I tried out my new dehydrator today to make kale chips – a great immune booster. I just coated them in pink salt and paprika to see how they went and they are yummerz! So much more crispy than when they are done in the oven and they don’t go brown around the edges.
Got a couple of recipes to try with sundried tomato and nut coating so I’ll be getting right on that tomorrow. Awesome!
Pink porridge with blueberries – great antioxidant. Also stirred in a spoonful of coconut oil- great antiviral. And an addition of two drops of cinnamon bark essential oil give this a whole lot of immune boosting properties. Oh, and a spoonful of nut butter for a bit of protein.
What a way to start the day and keep those winter bugs at bay!
I am going to list a variety of autumnal foods that will boost you. Today we start with
I eat this almost daily. I eat sprouted oats as they are easier to digest (I use Rude Health). I add in unsweetened almond milk and a drop of cinnamon essential oil. Other options are to stir in nut butter, banana, blueberries or seeds. I sometimes stir in chia seed jam.
Oats are 3% protein so adding in nut butter or seeds (esp chia seeds) will boost its protein content and give more energy throughout the morning, seeing you more easily through to lunch. It’s a slow release carb and carbs will calm you allowing you to be more focussed. Blueberries are lovely when they heat and split, oozing purpley loveliness but other than making your porridge pretty they provide antioxidants.
An interesting if controversial article. Sure to provoke thought and discussion. Make of it what you will.
Well the veg box arrive this morning so I’m souping today!
Lightly Spiced Autumn Soup
3 large carrots scraped and chopped
3 handfuls of kale torn up
2 leeks chopped
1 cup of sliced fennel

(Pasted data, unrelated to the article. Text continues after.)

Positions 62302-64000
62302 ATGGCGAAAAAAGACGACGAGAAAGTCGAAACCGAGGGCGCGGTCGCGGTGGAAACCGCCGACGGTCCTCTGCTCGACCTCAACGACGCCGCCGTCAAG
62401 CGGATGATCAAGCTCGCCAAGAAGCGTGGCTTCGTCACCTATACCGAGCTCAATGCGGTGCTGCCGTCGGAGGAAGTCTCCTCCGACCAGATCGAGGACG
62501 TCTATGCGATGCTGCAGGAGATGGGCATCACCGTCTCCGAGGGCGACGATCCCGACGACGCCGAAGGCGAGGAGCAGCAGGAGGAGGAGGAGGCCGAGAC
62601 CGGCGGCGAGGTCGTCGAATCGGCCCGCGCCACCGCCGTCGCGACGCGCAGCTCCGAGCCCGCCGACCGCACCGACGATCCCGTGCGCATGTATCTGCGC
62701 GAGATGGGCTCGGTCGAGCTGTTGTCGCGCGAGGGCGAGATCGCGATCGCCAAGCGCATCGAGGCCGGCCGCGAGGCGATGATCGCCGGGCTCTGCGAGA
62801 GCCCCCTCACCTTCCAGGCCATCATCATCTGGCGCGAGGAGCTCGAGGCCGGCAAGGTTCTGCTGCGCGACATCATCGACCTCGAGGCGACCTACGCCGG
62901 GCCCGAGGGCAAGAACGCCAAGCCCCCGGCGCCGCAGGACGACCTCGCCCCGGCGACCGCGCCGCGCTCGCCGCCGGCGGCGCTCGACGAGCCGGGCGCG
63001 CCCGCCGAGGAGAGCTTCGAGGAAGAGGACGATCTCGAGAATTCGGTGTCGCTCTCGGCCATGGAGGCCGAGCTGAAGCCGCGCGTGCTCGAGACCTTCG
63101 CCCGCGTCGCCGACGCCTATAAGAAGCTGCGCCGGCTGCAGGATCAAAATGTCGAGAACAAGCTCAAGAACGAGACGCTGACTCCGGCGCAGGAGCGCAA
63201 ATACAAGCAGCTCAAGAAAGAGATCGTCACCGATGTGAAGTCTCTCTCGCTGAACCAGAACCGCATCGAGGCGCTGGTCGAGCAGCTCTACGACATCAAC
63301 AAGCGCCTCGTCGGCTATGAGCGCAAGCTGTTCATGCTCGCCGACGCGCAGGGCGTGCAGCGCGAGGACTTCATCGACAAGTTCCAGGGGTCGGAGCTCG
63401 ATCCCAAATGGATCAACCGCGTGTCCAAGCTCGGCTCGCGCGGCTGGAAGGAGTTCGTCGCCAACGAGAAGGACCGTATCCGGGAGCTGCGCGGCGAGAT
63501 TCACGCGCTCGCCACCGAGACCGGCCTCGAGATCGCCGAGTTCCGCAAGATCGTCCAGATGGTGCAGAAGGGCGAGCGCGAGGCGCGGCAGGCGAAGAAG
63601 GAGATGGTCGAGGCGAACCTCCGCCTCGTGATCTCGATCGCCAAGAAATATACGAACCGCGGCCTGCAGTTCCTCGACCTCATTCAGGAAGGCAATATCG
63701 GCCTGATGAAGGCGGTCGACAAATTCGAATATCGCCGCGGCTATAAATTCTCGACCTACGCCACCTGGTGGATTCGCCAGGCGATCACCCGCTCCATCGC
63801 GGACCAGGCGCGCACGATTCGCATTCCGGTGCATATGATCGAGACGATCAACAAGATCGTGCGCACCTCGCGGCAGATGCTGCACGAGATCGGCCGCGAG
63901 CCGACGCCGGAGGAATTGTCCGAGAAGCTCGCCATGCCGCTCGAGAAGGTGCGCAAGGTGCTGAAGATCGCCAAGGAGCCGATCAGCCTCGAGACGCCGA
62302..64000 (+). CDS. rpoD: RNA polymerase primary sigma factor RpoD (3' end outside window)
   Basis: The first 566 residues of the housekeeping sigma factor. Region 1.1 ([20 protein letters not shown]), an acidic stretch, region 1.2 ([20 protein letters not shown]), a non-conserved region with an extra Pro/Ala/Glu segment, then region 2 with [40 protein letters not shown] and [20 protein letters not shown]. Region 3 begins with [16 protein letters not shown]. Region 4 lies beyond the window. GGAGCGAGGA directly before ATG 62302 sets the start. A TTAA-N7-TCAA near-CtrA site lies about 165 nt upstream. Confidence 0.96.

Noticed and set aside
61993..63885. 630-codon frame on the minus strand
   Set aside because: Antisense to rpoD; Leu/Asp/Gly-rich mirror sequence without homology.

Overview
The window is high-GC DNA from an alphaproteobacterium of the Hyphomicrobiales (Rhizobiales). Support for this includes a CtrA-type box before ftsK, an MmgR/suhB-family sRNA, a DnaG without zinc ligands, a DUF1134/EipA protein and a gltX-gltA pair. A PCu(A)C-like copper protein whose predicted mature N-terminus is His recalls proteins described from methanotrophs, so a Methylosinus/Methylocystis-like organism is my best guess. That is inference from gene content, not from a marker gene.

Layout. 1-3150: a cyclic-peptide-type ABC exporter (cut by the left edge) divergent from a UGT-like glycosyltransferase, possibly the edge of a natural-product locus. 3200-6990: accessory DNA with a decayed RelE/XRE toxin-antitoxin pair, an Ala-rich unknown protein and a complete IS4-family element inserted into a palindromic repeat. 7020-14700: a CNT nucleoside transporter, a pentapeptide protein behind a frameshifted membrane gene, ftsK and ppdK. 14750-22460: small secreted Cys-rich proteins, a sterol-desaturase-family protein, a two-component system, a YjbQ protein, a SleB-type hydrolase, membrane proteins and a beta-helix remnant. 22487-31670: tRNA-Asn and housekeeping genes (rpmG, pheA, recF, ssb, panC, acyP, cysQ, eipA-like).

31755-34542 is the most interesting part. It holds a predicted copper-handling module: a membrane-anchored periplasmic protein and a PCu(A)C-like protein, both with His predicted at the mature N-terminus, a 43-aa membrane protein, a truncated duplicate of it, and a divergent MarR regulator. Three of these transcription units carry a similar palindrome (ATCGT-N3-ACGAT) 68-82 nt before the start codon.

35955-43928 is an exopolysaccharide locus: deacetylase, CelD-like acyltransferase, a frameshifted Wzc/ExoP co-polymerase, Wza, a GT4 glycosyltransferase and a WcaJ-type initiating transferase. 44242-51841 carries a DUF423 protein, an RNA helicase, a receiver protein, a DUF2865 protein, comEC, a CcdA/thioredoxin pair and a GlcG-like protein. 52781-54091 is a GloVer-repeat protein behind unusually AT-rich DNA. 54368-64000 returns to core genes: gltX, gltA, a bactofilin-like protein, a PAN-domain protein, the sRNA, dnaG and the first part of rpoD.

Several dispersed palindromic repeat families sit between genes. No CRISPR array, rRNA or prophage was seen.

1/4 tsp ground black pepper
1/2 tsp rock salt
1/2 tsp ground turmeric
1/4 tsp mixed spice
Pop the leek and fennel in a pan with olive oil and cook slow n low for five minutes. Add in the carrot and kale. Stir until the kale cooks down a little. Pour on a pint of boiled water and add in all the seasonings. I also popped a bit of fresh parsley in.
Bring to the boil and simmer for 2o mins.
Allow to cool slightly (so it doesn’t spit) and blitz in a blender.
Yummy with oatcakes!
Kale is a great source of magnesium which is helpful in managing fatigue. It also has antioxidants, vitamin K, Vitamin C – immune booster, and B6, B2 and Folate – all useful in dealing with fatigue or nervous issues/depression.
Carrots are a good source of the B vits too and vitamin C.
So, get your soup on!
At last, a good start on research for CFS/ME as a physical condition. We are farther away from a belief it is ‘all in our minds’ and the ‘yuppy flu’ days, but not far enough. There is still too much myth surrounding CFS/ME. Lets hope this research continues and gets the respect it needs.
This article is well worth a read. Feel free to share. Lets get the word out there and encourage more research to be undertaken and published.